by Rev. Christopher Maronde

“I would have been quite content to see my books, one and all, remain in obscurity and go by the board.” (LW 34:283) Martin Luther wanted all of his books to be burned, or, at least, collect dust in obscurity for the rest of history. Luther had a low opinion of books, especially his own. There was only one book that was necessary, only one book that was truly to be treasured, studied and inwardly digested: the Holy Scriptures. All other books were to point to the Scriptures, to highlight them, to encourage us to examine them further. “Therefore, it behooves us to let the prophets and apostles stand at the professor’s lectern, while we, down below at their feet, listen to what they say. It is not they who must hear what we say.” (LW 34:284)

Martin Luther was not impressed when colleagues and publishers encouraged him to authorize an edition of his works. They were concerned with preserving the teaching of this great man of God; the great man of God, on the other hand, wanted only to point to the Scripture. “I wish all my books were extinct, so that only the sacred books of the Bible would be diligently read.” (LW 34:282) Almost a decade was needed to finally convince him, and then he did so reluctantly, spending the preface speaking not about his works, or about his struggle against the papacy, but demeaning his writings next to the Scriptures. In the first authorized edition of his writings, Luther was more concerned to teach us how to understand the Scriptures.

“I want to point out to you a correct way of studying theology, for I have had practice in that. If you keep to it, you will become so learned that you yourself could (if it were necessary) write books just as good as those of the fathers and councils…This is the way taught by holy King David (and doubtlessly used also by all the patriarchs and prophets) in the one hundred nineteenth Psalm. There you will find three rules, amply presented throughout the whole Psalm. They are Oratio, Meditatio, Tentatio.” (LW 34:285)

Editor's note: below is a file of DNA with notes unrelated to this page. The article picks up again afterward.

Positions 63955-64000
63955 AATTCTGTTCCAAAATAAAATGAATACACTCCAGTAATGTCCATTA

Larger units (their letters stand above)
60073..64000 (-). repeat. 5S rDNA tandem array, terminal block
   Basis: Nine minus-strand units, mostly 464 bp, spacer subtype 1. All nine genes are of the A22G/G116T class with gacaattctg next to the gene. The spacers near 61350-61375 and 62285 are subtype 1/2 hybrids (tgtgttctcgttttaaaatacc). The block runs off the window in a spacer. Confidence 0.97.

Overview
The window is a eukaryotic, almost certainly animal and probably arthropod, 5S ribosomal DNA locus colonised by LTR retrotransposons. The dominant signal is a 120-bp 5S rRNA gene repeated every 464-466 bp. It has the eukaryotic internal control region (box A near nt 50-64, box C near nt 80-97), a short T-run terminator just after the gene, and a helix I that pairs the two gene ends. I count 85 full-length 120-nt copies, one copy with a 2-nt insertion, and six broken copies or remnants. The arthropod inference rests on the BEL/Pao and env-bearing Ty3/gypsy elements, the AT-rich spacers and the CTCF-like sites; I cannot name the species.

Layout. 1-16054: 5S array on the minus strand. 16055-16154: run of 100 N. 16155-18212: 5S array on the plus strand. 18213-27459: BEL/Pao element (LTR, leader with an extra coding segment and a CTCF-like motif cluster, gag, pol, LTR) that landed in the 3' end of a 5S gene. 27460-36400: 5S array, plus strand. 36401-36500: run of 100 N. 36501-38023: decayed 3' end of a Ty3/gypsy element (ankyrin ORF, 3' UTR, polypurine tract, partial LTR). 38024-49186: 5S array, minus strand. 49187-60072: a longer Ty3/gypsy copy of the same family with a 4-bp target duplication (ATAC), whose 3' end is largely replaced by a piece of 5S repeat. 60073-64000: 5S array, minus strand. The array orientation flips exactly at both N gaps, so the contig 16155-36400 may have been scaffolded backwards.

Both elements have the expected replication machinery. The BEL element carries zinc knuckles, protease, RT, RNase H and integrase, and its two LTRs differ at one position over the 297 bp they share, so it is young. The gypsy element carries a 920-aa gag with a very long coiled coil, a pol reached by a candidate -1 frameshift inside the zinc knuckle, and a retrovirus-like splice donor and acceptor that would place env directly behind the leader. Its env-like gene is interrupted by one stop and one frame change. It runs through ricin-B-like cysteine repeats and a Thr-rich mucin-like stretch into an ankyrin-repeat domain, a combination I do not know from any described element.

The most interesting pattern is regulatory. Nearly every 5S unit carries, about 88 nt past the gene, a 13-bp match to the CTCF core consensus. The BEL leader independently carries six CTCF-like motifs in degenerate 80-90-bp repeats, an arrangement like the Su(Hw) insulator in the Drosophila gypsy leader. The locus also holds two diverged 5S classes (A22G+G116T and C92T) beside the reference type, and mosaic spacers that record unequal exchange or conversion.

Oratio, Mediatatio, Tentatio. Prayer, meditation, and the struggle against the flesh and Satan. Through these means, God makes a theologian. Not through spending time in a classroom, not by the reading of many books, not by the conferral of degrees, but through the study of the Scriptures in the crucible of a world that wishes to destroy us, with the devil breathing down our necks, falling to our knees in prayer, begging the Father for His aid, continually reading and rereading the words that He has handed down to us.

The first part is Oratio, prayer. Not the first step, mind you, as if Oratio, Mediatio, Tentatio were a degree program.  No, all three are constantly in interaction with one another, and they work in concert to make one a theologian. Yet, Oratio comes first, because one cannot study the Scriptures without prayer. This sets the Scriptures apart from any other book. There is no other book that one must approach solely through prayer, for there is no other book that not only teaches about eternal life, but actually delivers it. There is no other book that not only talks about God, but actually gives us the words from His very lips. For Luther, beginning our study of the Scriptures with prayer puts us in our place, it humbles us. We do not come to the Scripture boasting of our own reason, bringing against it the vast resources of man to sit in judgment over it, but we come in humility, begging God for understanding.

What do we pray for? David gives us the pattern. “Teach me your statutes!  Make me understand the way of your precepts, and I will meditate on your wondrous works.” (Psalm 119:26b-27) We pray for the Holy Spirit, for apart from the Holy Spirit, apart from Him who inspired the Scriptures and thus kept them from error, we cannot rightly understand or interpret them. The Scriptures cannot be properly read, and no one can be a theologian, apart from faith in Christ, faith worked by the Holy Spirit.

“Kneel down in your little room and pray to God with real humility and earnestness, that He through His dear Son may give you His Holy Spirit, who will enlighten you, lead you, and give you understanding.” (LW 34:285-286)

The Rev. Christopher Maronde is associate pastor of Good Shepherd Lutheran Church, Lincoln, Neb.